Donald Trump has encouraged a climate that provokes hostility towards journalists, a senior Conservative MP has claimed in a House of Commons debate on press freedom.
The claim was made by John Whittingdale, ex-culture secretary and former chairman of the Commons’ culture, media and sport committee, as he called for greater international protection of journalists.
Opening a packed debate in Westminster Hall, Mr Whittingdale told MPs that 2018 was one of the worst years on record for journalists being killed, imprisoned or held hostage.
He said that according to non-profit organisation Reporters Sans Frontieres, 80 journalists were killed, 348 held in prison and 60 held hostage.
Afghanistan, Syria, Mexico, Yemen and India had the worst records, he said.
The most high-profile death was Jamal Khashoggi in October in the Saudi consulate in Istanbul, Mr Whittingdale added.
The worst countries for imprisonment of journalists were China, Egypt, Turkey, Iran and Saudi Arabia.
But Mr Whittingdale also said: “The climate that provokes hostility towards journalism is, to some extent, encouraged by intemperate remarks from people who really should know better.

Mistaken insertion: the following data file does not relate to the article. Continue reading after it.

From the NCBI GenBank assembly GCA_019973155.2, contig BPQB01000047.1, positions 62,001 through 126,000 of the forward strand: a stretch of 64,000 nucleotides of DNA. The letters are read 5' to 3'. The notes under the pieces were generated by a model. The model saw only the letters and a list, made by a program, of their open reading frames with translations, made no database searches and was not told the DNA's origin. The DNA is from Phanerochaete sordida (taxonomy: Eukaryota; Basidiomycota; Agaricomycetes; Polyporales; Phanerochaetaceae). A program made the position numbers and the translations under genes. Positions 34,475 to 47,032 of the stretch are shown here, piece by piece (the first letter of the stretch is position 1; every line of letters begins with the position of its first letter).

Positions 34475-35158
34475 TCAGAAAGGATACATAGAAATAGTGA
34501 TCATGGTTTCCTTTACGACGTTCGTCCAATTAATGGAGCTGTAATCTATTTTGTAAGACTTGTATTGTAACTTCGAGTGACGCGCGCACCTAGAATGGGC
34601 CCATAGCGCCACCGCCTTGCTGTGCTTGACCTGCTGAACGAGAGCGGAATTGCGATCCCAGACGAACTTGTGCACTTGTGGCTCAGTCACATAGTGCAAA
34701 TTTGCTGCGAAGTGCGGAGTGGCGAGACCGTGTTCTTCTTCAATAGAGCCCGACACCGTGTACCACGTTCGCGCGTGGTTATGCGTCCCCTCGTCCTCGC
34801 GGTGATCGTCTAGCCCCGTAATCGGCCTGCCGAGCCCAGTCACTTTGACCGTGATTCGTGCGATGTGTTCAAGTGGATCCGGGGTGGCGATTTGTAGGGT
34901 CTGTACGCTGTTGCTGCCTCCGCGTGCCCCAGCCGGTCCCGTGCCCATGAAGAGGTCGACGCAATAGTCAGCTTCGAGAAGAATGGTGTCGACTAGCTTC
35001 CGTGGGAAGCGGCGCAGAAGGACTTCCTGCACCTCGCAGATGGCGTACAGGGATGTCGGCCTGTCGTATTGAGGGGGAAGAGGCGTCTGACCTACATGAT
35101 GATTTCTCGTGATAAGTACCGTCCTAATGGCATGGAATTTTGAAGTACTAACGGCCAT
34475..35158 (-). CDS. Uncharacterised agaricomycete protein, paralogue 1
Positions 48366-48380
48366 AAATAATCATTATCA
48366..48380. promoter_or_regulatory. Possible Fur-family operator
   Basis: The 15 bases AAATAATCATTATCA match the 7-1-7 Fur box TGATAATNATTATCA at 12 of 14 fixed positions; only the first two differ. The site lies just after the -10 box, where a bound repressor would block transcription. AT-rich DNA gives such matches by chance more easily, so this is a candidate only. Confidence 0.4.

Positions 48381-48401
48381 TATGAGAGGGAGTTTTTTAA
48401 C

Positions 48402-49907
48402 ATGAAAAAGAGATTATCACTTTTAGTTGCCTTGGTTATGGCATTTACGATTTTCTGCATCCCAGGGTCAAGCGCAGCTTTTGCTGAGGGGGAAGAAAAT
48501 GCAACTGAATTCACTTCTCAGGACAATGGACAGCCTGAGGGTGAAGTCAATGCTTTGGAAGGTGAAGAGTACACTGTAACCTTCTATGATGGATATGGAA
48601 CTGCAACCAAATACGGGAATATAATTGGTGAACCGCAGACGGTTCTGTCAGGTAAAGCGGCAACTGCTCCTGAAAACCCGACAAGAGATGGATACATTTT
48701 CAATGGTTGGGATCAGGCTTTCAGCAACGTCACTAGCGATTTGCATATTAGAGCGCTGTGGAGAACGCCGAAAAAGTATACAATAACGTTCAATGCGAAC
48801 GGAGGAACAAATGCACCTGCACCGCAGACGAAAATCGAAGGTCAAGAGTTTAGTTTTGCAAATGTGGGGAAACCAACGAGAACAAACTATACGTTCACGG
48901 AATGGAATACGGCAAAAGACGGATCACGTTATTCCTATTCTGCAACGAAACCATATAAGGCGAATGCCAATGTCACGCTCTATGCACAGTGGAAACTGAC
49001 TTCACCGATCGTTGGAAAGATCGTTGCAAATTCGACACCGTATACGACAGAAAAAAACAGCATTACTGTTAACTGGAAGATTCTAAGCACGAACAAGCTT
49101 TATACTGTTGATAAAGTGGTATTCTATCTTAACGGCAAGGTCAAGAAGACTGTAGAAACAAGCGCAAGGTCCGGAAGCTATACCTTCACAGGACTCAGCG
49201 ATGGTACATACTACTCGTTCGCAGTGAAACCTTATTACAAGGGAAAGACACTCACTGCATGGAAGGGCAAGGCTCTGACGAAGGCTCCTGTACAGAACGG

“I do not want to single out President Trump, but I think his attacks on journalism generally have not helped in this regard.”
He added: “When someone such as the president of the Czech Republic holds up a mock assault rifle labelled ‘for journalists’, that clearly will lead to a climate in which journalists have reason to fear.”
Mr Whittingdale said a move by Foreign Secretary Jeremy Hunt to organise an international conference on the protection of journalists later this year was a “very welcome initiative”.
And he said that as the newly elected chairman of the British group of the Inter-Parliamentary Union he intended to organise a parallel conference alongside the event planned by the Foreign Office.
Responding in the debate for the government, Foreign Office minister Mark Field told MPs: “There can be no doubt that media freedom is under increasing attack across the world.
“Countries are increasingly using restrictive laws to stifle freedom of expression and to prevent the functioning of an independent media. The climate is worsening fast.”
Speaking about the media in the UK, Mr Field – who in 2006 was reported to have previously had an 18-month affair with fellow Tory Liz Truss – said there had long been a culture of supporting freedom of expression.
“We are rightly proud of our tradition of an independent media, which underpins the fundamental values of our democracy,” he said.
“As a consequence, we collectively tolerate the excesses and at times the low journalistic standards of our tabloid press. That is a price we have to pay.
“However, in recent days in the vicinity of the House, the Sky News journalist Kay Burley and the Conservative MP Anna Soubry were subjected to unacceptable levels of harassment.”
On the Foreign Office plans for a conference on media freedom, Mr Field said: “Our aim is to bring the issue to global attention, promote the value and benefits of a free media – indeed, a free internet – to a wider audience and mobilise an international consensus behind the protection of journalists, as the obvious guardians of those freedoms.”